NIST focuses on testing standards to support lab on a chip commercialization

Aug 09, 2012
This is a microfluidic lab on a chip device sitting on a polystyrene dish. Stainless steel needles inserted into the apparatus serve as access points for fluids into small channels within it. Credit: Gregory A. Cooksey/NIST

Lab on a chip (LOC) devices -- microchip-size systems that can prepare and analyze tiny fluid samples with volumes ranging from a few microliters (millionth of a liter) to sub-nanoliters (less than a billionth of a liter) -- are envisioned to one day revolutionize how laboratory tasks such as diagnosing diseases and investigating forensic evidence are performed. However, a recent paper* from the National Institute of Standards and Technology (NIST) argues that before LOC technology can be fully commercialized, testing standards need to be developed and implemented.

"A testing standard," explains NIST physical scientist and paper author Samuel Stavis, "defines the procedures used to determine if a lab on a device, and the materials from which it is made, conform to specifications." and measurement methods, Stavis writes, will enable MEMS () LOC manufacturers at all stages of production—from processing of raw materials to final rollout of products—to accurately determine important physical characteristics of LOC devices such as dimensions, electrical surface properties, and fluid flow rates and temperatures.

To make his case for testing standards, Stavis focuses on autofluorescence, the background fluorescent glow of an LOC device that can interfere with the analysis of a sample. Stavis states that multiple factors must be considered in the development of a testing standard for autofluorescence, including: the materials used in the device, the measurement methods used to test the device and how the measurements are interpreted. "All of these factors must be rigorously controlled for, or appropriately excluded from, a meaningful measurement of autofluorescence," Stavis writes.

Quality control during LOC device manufacturing, Stavis says, may require different tests of autofluorescence throughout the process. "There may be one measure of autofluorescence from the block of plastic that is the base material for a chip, another once the block has been fashioned into the substrate in which the functional components are embedded, and yet another as the final device is completed," Stavis says. "To manufacture lab on a chip devices with reliably low autofluorescence, accurate measurements may be needed at each stage."

Stavis also emphasizes that it is important not to confuse testing standards with product standards, and to understand how the former facilitates the latter. "A product standard specifies the technical requirements for a lab on a chip to be rated as top quality," he says. "A testing standard is needed to measure those specifications, as well as to make fair comparisons between competing products."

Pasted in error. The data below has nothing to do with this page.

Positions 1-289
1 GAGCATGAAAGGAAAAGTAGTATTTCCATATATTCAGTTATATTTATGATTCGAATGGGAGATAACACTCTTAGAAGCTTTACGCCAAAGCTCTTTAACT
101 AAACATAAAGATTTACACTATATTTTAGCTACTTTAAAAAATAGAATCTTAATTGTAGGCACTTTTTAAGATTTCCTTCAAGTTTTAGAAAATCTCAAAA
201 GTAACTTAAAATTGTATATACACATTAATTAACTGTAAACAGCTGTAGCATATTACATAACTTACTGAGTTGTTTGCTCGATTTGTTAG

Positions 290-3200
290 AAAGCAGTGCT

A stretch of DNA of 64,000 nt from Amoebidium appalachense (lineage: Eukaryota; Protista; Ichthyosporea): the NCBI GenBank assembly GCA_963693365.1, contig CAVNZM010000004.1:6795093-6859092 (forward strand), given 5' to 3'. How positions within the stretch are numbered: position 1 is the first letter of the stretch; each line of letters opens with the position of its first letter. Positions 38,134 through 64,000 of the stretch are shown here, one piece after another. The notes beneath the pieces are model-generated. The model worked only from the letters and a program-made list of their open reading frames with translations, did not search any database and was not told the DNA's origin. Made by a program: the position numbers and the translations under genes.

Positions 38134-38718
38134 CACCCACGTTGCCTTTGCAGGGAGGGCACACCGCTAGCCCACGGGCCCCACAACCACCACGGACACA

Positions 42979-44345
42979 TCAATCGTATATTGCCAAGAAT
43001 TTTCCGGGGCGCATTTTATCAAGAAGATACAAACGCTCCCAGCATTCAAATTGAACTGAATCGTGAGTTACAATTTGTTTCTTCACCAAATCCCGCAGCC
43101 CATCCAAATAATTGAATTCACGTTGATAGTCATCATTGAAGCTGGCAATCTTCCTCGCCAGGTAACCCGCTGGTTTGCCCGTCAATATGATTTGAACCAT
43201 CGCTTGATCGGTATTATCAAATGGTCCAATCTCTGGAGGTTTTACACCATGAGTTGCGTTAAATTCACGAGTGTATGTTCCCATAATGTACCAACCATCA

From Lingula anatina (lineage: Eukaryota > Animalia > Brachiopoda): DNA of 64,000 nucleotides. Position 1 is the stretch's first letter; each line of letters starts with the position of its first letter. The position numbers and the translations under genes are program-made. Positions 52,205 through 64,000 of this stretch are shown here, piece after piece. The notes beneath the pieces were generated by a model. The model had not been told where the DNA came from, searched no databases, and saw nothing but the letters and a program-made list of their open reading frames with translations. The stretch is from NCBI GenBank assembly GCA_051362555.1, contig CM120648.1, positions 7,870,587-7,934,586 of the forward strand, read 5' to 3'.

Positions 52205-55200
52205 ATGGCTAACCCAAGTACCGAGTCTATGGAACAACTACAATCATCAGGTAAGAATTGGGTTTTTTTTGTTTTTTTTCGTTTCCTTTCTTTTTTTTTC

Explore further: Researchers use passive UHF RFID tags to detect how people interact with objects

Related Stories

Three new standards for MEMS devices

Jul 16, 2004

Researchers at the National Institute of Standards and Technology (NIST), along with their colleagues at several companies, are completing experiments that validate new standards aimed at improving emerging new microelectromechanical ...

'Micro-rack' measures cell mechanical properties

Mar 02, 2007

Researchers at the National Institute of Standards and Technology have developed a microelectromechanical system (MEMS) cell-stretcher that can measure the mechanical properties of a living cell, such as its ...

Recommended for you

Intellectual property in 3D printing

Apr 16, 2015

The implications of intellectual property in 3D printing have been outlined in two documents created for the UK government by Bournemouth University's Dinusha Mendis and Davide Secchi, and Phil Reeves of Econolyst Ltd.

World-record electric motor for aircraft

Apr 16, 2015

Siemens researchers have developed a new type of electric motor that, with a weight of just 50 kilograms, delivers a continuous output of about 260 kilowatts – five times more than comparable drive systems. ...

Space open for business, says Electron launch system CEO

Apr 15, 2015

Space, like business, is all about time and money, said Peter Beck, CEO of Rocket Lab, a US company with a New Zealand subsidiary. The problem, he added, is that, in cost and time, space has remained an incredibly ...

User comments : 0

Please sign in to add a comment. Registration is free, and takes less than a minute. Read more

Click here to reset your password.
Sign in to get notified via email when new comments are made.